• One way Scott and his DP Paul Calderon relieve the furious style is to cut to a relatively pristine image.
  • The dancers cheering Creasy’s shotgun blasts is an effective touch – shows the atmosphere of mayhem.
  • Great night time photography in the conversation between Washington and Ticotin
  • Walken line about Creasy’s art is priceless – still not sure if it’s delivered with a metaphorical wink to the audience
  • Would it really be practical to fire a rocket launcher into a busy Mexican high street?!
  • Impressive explosion and flames however, plus this scene gave us the poster image.
  • Great location for the ass bomb scene. Really notice the lighting in HD.
  • It would have been really cool if the on screen stopwatch had synced in real time.
  • Washington’s delivery of his lines in this scene is excellent.
  • I bet someone somewhere has actually used the line “I wish. You had. More time!” just to be a badass.
  • Tony Scott was clearly born to shoot in Mexico.
  • Interior lighting of characters is tremendous.
  • Radha Mitchell doesn’t seem that distressed her husband has just blown his head off in their home.
  • It would be fair to say that this film is not a study of the social conditions that produce violence and kidnapping.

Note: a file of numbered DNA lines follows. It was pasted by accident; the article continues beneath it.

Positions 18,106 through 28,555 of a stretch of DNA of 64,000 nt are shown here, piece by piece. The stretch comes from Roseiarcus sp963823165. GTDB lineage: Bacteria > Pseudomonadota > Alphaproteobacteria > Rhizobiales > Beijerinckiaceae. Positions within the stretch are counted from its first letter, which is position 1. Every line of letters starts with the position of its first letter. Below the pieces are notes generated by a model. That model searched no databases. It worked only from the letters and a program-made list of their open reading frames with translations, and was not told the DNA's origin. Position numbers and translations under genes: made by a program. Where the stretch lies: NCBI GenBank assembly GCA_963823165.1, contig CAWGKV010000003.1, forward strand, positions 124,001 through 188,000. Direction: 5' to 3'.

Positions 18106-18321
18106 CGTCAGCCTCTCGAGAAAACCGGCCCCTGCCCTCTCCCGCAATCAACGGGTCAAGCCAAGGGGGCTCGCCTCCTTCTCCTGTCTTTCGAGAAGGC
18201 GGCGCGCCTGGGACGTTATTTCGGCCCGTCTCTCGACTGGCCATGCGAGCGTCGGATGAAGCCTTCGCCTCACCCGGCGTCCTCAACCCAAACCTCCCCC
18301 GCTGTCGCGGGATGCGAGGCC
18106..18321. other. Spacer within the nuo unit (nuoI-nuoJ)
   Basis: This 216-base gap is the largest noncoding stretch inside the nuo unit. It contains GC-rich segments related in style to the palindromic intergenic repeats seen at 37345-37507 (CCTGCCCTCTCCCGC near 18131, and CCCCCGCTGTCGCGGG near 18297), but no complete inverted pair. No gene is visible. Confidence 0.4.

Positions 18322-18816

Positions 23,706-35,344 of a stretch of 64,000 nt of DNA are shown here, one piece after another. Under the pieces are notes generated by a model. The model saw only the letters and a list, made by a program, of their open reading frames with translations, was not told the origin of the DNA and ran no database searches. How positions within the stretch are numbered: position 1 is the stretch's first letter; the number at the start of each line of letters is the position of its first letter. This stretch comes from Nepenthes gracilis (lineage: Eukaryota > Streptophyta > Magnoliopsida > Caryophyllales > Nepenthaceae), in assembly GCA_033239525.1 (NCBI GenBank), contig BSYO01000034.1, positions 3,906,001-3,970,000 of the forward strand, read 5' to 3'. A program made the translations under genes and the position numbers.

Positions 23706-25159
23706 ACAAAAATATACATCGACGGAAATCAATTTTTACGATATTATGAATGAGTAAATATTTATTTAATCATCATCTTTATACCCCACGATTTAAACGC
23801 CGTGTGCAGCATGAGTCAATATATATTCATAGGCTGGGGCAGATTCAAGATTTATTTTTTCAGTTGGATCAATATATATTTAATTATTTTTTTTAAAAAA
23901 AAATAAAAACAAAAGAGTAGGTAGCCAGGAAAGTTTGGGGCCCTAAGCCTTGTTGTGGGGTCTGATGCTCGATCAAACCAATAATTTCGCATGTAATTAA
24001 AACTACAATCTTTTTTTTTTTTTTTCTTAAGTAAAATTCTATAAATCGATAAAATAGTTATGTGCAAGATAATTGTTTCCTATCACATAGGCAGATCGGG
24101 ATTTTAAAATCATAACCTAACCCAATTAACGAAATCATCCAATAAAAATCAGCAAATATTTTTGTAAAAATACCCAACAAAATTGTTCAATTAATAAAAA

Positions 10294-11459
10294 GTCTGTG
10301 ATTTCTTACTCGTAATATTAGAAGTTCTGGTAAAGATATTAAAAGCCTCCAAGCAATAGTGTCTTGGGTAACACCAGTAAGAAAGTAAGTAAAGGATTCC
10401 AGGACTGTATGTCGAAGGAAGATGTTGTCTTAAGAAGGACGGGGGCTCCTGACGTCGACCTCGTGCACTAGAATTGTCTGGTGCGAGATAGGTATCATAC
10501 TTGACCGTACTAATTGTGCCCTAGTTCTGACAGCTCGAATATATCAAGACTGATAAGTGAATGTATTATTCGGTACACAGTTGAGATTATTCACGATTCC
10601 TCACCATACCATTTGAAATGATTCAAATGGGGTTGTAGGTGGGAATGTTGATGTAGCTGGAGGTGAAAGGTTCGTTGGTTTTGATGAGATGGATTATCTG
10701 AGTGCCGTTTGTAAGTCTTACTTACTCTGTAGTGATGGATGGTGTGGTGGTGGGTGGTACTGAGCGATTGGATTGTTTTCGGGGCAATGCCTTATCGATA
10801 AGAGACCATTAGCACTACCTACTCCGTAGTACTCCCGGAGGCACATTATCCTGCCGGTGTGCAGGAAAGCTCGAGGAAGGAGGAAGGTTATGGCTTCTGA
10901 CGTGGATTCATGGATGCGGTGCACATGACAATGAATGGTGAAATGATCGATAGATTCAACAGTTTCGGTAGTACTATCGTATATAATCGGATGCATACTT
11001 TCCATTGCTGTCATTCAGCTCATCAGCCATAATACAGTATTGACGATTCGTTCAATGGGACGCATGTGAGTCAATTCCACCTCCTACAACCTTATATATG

• Creasy refusing money and blowing the hand off the Voice’s brother shows he really doesn’t care about what drives the ransom business (i.e. money)
  • Nice reverse offer from The Voice (“I will give you her life for your life”).
  • Interesting choice of time and location for the climax (often films end
  • Great shooting and use of music for the end.
  • Film has a slightly different resonance after the Fritzl case and all the subsequent kidnap films which almost became a Euro subgenre.
  • Like the way a mainstream film doesn’t wimp out at the end.
  • Nice symbolic touch of him dropping the St Jude medallion at the end and the credit that gives the date of the final day (Dec 16th 2003)
  • Alternate ending has Creasy going to the house of the Voice and blowing it all up.